Respecting Authority

It is incredibly easy to get sucked into the hyper-competitive world of youth sports and completely lose perspective.  I, too, have been a victim of losing perspective and, after the fact, was embarrassed by my conduct.  It happened the fall of 2017 at a junior varsity football game in Butte, Montana. On that fall afternoon, I transformed from my somewhat mild-mannered self and into an unrecognizable monster.

My son Andrew plays defensive back, a position where he is responsible for defending a receiver when the ball is thrown.  Getting an interception is a big deal for defensive backs.  Drew found himself in man to man coverage as the Butte quarterback lofted a pass downfield.  Drew reached up and came down with the pass and his team-mates went nuts!  Unfortunately, the receiver from Butte was also able to get a hand on the pass as Drew came down.  The referees called “simultaneous possession” and awarded the ball to Butte inside the Bozeman 10 yard line.  I could not believe my eyes.  Surely the legendary Butte fix was in.

Not more than ten minutes after Drew’s first interception, it happened again.  Drew came down with another pass and the officiating crew called “simultaneous possession” as the Butte receiver tackled Drew from behind.  I had what can only be considered an out of body experience calling the Butte officiating crew every name I could think of.  Much to my embarrassment, I had become “that parent.”  The parent who makes everyone else duck under their stadium seats.  This was absolutely, positively not my finest hour.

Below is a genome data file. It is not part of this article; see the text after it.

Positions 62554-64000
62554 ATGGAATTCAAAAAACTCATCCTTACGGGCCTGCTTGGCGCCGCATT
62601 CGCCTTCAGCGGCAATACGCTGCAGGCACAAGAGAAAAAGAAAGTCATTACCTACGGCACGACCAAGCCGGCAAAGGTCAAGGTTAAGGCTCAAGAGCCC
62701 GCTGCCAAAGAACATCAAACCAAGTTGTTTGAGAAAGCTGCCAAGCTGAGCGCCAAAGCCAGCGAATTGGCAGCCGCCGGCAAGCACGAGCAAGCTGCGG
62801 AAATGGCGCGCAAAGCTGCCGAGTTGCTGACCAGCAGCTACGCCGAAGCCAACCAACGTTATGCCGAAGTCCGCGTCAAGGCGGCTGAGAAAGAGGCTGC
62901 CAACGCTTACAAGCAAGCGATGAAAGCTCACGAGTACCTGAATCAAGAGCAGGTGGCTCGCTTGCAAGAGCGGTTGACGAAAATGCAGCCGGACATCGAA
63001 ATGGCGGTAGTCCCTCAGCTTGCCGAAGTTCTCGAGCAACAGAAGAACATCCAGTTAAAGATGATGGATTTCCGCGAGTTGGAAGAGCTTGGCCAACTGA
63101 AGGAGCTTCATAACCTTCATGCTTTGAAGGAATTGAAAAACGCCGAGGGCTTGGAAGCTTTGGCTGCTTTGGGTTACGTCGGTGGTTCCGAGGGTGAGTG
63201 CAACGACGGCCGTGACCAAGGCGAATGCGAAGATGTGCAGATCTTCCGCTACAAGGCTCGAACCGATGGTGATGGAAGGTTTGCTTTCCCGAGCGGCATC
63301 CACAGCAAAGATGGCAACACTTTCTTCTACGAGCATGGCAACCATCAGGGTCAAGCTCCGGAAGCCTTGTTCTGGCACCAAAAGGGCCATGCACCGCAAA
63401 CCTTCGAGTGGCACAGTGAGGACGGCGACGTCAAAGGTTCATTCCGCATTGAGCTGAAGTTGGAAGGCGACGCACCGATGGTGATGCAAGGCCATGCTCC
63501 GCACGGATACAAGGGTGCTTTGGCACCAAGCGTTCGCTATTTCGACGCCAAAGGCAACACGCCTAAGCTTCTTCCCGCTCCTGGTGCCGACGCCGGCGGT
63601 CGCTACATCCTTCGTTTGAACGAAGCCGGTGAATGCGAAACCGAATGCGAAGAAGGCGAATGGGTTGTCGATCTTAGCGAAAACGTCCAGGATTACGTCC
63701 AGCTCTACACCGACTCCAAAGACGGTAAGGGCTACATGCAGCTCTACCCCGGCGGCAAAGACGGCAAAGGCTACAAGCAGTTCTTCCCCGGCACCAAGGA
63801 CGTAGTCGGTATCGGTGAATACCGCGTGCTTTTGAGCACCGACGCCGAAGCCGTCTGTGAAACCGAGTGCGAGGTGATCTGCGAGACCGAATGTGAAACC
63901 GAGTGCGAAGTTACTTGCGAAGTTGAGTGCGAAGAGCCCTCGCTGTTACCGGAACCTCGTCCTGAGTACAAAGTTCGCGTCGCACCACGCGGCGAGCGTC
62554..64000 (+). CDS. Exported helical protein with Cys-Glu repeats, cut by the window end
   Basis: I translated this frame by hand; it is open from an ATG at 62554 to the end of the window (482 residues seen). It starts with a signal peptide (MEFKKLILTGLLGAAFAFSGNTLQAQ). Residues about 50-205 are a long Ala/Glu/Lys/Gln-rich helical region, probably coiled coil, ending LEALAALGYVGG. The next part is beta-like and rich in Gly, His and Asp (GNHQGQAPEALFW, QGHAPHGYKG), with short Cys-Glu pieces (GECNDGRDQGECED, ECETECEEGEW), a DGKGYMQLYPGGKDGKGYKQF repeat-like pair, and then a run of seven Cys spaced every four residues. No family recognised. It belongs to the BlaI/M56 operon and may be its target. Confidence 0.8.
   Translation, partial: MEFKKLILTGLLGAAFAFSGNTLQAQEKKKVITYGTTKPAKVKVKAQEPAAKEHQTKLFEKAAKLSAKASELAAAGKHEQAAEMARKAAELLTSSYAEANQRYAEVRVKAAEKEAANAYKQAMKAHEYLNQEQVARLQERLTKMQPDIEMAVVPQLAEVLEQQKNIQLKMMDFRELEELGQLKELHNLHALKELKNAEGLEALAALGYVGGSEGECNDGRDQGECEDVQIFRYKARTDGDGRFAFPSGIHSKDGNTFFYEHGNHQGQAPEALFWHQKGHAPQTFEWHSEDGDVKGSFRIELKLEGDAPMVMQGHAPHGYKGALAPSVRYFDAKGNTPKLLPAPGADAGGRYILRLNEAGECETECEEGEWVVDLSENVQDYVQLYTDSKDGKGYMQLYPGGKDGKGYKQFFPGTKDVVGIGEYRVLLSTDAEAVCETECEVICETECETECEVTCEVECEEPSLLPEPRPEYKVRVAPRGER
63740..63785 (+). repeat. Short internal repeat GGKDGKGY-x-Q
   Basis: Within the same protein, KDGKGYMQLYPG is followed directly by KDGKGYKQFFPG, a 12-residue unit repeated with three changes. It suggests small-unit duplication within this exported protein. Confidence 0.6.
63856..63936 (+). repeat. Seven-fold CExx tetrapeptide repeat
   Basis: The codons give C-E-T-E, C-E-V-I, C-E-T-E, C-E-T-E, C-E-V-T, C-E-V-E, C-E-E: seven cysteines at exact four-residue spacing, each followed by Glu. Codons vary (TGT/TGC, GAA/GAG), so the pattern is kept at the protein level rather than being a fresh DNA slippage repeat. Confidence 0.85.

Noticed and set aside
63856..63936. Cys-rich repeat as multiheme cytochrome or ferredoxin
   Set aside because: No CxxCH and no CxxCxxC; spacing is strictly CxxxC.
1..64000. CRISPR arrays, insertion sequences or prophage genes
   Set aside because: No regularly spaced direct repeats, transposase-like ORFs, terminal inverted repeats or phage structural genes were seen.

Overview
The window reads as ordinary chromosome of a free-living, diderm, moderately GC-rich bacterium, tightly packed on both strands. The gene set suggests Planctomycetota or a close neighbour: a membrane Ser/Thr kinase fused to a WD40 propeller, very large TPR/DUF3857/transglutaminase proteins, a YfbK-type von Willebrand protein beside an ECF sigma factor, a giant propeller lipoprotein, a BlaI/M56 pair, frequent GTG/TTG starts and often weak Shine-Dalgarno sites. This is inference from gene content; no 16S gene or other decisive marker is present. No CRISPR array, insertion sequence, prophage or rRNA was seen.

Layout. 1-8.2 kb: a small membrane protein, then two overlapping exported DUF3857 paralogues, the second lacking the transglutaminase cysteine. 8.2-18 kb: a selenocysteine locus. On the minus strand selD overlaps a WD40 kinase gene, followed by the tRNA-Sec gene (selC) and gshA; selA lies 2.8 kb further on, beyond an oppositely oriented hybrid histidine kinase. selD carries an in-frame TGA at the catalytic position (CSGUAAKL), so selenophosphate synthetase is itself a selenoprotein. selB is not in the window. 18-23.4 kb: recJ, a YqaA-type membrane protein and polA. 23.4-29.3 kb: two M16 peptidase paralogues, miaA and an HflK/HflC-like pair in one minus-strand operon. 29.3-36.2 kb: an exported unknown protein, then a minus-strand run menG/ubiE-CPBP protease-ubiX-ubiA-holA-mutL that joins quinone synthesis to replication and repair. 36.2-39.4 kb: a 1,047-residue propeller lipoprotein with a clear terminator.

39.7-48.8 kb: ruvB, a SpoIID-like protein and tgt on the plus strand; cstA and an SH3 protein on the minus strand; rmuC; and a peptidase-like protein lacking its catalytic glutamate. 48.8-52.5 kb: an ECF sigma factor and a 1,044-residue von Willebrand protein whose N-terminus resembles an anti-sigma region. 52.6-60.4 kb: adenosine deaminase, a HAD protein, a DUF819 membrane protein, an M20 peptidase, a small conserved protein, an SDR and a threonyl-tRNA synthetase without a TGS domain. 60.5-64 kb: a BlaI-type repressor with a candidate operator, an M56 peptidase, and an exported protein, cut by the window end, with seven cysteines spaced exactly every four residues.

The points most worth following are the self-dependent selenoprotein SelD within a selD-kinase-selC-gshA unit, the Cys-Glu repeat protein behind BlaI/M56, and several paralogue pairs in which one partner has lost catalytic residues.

On the ride home from Butte, I realized that I was out of line and decided to do something about it.  I decided that I had no business yelling at an officiating crew that way unless I, too, was willing to officiate myself.  After a twenty year break from officiating, I decided it was time to get back into the black and white stripes.

When I was in college, I used officiating as a means of paying for my living expenses.  I believe that we were paid around $20 for a sub-varsity game and around $35 for varsity games.  Games were usually in the evening on weekends and I was able to referee quite a few games high school games and actually got pretty good at it.  I had a varsity schedule in my early 20s and was not much older than the players I was officiating.  Refereeing was a lot of fun.  I had no idea how much things had changed in 20 years.

My first games back were at middle schools in Bozeman.  Although I handled quite a few high school games, my experience after handling a number of 7th and 8th grade basketball, left me with this question:  What on earth has happened to middle school parents in the past 20 years?  I do not know if it is the increased pressure from travel teams or the real possibility that their kid will be cut but what used to be fun junior high games turned really ugly.  What was different from the criticism I saw 20 years ago was that today’s middle school parents seem to have a genuine disrespect for authority.  

I cannot be too critical as I, too, have had my embarrassing  moment.  However, I encourage parents to keep this in mind:  When you yell at referees and coaches, you are telling your community that your family does not respect authority.